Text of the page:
NOAA Upgrades Model to Improve Storm Surge Forecasting

The National Oceanic and Atmospheric Administration (NOAA) has recently upgraded its Probabilistic Storm Surge (P-Surge) model ahead of 2023 Hurricane Season beginning on June 1. The P-Surge is the primary model for predicting storm surge associated with high-impact weather, such as hurricanes and tropical storms. The version 3.0 advances storm surge modeling and forecasting for the continental United States, Puerto Rico, and the Virgin Islands.

The upgrade features several capabilities that will help forecasters understand the risk of storm surge, such as new forecasts for surge, tide and waves for Puerto Rico and the U.S. Virgin Islands. Forecasters can also now run the model simultaneously for two storms, capability that can help during two landfalling storms impacting the CONUS, or one storm impacting the U.S. and one impacting Puerto Rico and/or the U.S. Virgin Islands. Furthermore, the upgraded model improves calculations of friction over different types of land surfaces, which helps more accurately compute the extent of water inundation along the coast.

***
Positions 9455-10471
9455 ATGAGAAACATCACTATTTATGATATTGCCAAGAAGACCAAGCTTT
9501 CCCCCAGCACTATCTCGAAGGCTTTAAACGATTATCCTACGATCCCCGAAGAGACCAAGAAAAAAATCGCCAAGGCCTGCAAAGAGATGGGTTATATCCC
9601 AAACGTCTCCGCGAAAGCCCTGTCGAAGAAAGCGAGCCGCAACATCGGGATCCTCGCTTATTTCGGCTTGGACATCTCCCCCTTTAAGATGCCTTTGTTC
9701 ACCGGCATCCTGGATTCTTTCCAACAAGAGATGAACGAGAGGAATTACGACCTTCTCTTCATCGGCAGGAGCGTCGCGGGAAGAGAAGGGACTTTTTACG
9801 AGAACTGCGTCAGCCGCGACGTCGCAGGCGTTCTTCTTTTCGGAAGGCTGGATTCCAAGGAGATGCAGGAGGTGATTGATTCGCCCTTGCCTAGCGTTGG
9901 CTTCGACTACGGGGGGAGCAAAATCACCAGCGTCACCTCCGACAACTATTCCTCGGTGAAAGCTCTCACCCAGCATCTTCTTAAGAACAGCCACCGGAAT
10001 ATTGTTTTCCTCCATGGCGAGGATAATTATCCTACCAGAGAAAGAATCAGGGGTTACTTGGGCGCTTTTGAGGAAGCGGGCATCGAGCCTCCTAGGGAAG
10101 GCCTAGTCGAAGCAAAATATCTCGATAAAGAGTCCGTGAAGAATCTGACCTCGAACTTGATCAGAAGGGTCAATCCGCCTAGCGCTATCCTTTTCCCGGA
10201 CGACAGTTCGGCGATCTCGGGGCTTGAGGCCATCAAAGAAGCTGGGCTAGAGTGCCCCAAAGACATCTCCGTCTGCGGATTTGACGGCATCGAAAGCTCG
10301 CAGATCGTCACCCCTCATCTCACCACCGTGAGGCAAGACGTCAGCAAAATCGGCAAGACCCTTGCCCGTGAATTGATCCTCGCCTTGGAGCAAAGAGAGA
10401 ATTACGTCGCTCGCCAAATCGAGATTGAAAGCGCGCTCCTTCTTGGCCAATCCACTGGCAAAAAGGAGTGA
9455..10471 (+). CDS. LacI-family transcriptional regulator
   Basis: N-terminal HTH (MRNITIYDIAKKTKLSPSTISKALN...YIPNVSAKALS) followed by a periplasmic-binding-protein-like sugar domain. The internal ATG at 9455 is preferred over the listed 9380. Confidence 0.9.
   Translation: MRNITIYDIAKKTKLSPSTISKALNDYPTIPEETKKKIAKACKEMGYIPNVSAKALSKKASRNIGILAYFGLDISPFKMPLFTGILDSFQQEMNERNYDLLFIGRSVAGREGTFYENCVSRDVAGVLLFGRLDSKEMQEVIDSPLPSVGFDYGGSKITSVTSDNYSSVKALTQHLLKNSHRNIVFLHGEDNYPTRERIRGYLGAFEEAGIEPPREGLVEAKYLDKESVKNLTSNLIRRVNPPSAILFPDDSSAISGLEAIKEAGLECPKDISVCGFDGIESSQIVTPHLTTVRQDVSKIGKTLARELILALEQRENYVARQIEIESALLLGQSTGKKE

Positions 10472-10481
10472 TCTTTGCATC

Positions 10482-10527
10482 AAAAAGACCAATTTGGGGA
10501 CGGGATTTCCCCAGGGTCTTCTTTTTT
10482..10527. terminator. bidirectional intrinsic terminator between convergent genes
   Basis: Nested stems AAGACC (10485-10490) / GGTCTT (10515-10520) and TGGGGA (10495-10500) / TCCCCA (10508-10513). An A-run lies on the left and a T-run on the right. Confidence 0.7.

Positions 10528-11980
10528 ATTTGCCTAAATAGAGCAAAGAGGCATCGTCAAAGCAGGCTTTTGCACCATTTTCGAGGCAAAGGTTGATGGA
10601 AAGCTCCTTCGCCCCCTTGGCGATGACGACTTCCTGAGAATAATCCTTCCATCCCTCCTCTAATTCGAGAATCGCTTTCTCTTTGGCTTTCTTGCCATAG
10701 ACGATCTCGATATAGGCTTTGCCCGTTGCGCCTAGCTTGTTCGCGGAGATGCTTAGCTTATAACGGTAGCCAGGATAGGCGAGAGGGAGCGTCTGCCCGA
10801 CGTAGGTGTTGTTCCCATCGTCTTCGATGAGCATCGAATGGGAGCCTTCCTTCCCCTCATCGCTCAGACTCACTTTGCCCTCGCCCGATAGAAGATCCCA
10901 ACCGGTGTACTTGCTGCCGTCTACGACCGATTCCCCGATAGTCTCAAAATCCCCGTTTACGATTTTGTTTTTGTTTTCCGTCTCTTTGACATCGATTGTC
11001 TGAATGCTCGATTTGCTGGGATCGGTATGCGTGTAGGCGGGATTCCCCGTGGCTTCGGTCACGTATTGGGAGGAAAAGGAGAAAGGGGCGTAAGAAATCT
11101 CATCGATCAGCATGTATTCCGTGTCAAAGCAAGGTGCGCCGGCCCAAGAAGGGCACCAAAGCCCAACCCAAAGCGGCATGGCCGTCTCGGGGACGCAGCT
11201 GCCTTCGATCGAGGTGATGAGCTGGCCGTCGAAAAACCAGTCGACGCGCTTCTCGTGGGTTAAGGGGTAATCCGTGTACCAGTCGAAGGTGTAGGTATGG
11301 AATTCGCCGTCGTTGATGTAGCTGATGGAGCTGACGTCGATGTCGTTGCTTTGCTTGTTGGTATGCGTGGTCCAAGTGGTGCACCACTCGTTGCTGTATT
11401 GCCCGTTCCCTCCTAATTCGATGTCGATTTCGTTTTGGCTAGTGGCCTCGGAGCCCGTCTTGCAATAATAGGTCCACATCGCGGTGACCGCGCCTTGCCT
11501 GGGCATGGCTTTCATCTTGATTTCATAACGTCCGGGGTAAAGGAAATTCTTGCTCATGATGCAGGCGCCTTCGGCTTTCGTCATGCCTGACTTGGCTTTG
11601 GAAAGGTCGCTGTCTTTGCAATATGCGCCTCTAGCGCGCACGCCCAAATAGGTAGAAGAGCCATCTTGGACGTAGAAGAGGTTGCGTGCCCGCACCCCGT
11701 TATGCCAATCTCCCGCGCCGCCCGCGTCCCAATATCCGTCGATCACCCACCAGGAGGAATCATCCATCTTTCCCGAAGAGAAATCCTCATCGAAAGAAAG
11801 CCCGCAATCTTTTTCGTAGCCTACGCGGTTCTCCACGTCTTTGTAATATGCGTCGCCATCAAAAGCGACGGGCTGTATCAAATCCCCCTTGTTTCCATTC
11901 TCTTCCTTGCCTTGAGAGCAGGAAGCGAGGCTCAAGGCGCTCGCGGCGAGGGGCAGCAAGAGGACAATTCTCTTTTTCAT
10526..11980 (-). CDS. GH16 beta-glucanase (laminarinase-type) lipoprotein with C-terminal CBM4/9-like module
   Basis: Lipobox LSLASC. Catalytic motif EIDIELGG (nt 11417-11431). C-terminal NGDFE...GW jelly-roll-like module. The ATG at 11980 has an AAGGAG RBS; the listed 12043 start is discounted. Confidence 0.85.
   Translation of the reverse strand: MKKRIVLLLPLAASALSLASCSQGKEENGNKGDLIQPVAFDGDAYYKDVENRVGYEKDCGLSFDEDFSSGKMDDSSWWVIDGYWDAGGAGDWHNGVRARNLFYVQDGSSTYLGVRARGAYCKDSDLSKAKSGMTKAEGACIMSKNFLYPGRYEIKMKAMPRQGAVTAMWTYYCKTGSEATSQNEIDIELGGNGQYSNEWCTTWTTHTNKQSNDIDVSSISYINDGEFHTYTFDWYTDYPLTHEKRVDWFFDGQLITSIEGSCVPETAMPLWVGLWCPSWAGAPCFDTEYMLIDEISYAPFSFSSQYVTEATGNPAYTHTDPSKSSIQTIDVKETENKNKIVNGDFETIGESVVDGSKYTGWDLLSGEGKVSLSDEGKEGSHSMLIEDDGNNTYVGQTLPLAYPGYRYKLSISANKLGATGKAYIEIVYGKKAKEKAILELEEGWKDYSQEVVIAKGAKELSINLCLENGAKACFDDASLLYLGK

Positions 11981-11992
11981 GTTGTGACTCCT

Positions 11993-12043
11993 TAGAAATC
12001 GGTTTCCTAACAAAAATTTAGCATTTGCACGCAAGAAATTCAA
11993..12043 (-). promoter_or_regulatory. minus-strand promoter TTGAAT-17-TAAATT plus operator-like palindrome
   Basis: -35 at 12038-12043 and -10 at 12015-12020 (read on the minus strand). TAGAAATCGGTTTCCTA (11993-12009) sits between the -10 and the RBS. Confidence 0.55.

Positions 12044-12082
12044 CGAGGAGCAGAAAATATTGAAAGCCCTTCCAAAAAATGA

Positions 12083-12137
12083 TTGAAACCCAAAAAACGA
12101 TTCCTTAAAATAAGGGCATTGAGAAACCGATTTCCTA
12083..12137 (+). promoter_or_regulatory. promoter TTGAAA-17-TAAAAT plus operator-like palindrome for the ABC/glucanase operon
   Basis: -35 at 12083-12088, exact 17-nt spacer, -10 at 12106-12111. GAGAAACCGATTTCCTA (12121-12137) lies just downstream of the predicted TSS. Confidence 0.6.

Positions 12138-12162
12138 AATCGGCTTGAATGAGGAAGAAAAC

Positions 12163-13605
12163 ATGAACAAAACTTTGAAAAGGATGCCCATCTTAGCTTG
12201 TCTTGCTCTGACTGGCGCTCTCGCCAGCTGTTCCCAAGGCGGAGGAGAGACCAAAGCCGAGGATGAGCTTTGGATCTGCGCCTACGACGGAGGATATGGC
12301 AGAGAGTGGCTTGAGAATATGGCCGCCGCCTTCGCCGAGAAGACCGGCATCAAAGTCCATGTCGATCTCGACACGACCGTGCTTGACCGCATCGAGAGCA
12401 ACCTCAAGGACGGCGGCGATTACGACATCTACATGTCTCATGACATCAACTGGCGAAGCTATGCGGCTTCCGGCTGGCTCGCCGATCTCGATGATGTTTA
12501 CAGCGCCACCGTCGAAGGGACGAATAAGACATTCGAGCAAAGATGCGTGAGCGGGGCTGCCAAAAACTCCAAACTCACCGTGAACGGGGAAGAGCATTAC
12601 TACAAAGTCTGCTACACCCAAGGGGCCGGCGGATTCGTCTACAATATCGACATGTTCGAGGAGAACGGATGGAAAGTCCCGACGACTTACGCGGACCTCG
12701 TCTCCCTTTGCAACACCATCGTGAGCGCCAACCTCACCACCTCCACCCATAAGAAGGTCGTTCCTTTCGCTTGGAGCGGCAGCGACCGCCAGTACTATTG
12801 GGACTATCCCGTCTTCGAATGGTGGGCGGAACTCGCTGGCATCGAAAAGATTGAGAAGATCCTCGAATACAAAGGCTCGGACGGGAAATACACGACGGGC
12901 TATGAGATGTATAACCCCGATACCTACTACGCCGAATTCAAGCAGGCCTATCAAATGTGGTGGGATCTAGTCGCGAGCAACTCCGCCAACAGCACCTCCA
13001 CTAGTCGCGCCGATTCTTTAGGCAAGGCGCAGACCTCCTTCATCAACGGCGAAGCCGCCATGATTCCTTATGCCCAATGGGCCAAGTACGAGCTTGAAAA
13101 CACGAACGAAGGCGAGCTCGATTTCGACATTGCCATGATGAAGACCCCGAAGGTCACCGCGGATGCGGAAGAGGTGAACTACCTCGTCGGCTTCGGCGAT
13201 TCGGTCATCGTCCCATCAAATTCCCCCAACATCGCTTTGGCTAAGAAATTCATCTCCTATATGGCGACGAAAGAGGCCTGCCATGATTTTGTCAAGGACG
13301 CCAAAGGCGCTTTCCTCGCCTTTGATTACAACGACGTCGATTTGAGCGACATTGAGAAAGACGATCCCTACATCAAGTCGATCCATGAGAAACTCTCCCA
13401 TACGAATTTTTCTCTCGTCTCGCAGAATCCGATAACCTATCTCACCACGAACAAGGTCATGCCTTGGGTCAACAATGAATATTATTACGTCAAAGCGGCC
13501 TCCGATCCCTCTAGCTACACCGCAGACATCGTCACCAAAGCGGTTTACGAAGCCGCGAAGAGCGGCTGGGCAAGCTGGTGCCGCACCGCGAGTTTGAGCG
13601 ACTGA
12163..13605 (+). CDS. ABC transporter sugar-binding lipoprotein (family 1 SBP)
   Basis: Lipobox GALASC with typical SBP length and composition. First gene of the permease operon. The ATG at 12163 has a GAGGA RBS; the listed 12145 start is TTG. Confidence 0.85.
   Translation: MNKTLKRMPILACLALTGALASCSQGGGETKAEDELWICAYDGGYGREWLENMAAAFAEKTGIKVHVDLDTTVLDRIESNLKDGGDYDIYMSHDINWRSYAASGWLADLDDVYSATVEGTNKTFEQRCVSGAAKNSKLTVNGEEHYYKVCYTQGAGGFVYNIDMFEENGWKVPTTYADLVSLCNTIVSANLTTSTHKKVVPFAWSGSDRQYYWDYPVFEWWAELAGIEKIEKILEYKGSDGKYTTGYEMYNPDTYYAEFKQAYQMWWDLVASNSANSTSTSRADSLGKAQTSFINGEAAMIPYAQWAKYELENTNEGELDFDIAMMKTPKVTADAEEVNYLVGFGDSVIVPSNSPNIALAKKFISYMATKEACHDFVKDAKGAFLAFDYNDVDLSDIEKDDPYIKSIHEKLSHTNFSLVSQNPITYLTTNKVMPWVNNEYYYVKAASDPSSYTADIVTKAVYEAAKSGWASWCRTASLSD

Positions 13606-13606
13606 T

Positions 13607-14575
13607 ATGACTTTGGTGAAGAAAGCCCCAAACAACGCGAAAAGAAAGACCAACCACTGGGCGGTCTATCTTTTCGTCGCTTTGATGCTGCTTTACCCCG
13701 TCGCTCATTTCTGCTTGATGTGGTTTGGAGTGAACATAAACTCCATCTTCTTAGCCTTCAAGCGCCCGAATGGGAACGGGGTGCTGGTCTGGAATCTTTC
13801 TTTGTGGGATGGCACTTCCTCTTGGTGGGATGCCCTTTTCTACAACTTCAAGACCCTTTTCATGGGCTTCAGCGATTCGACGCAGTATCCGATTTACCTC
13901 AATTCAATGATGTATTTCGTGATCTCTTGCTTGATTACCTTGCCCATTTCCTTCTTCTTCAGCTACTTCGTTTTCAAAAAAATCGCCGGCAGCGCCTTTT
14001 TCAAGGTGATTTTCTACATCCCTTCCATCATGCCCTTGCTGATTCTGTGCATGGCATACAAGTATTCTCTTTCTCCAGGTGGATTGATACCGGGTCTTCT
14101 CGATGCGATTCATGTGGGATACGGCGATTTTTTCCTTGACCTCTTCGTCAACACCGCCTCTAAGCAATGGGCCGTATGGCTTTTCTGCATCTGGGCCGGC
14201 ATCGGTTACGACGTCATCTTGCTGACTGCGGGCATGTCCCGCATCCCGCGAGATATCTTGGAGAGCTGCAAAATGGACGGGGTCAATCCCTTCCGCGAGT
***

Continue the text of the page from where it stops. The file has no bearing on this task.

The model uses official wind forecasts from NOAA's National Hurricane Center (NHC) as well as NHC's historic 5-year average errors in track, size and intensity of storms to create a collection of roughly 500 to 1,000 representative wind and pressure inputs. Those inputs are fed into NOAA’s Sea, Lake and Overland Surges from Hurricanes (SLOSH) model, which computes water levels and inundation due to storm surge and tide. P-Surge combines the resulting water level outputs from SLOSH with the likelihood of the representative inputs from NHC data to create probabilistic products. This approach provides a range of possible outcomes based on the percent chance of each, and allows NWS forecasters to communicate worst-case scenarios to core partners and the general public.

To read more on the model, click here.

Main image: P-Surge 3.0 map. Illustration of a hypothetical “Hurricane X” on the New York City / Jersey City / Staten Island area. © National Hurricane Center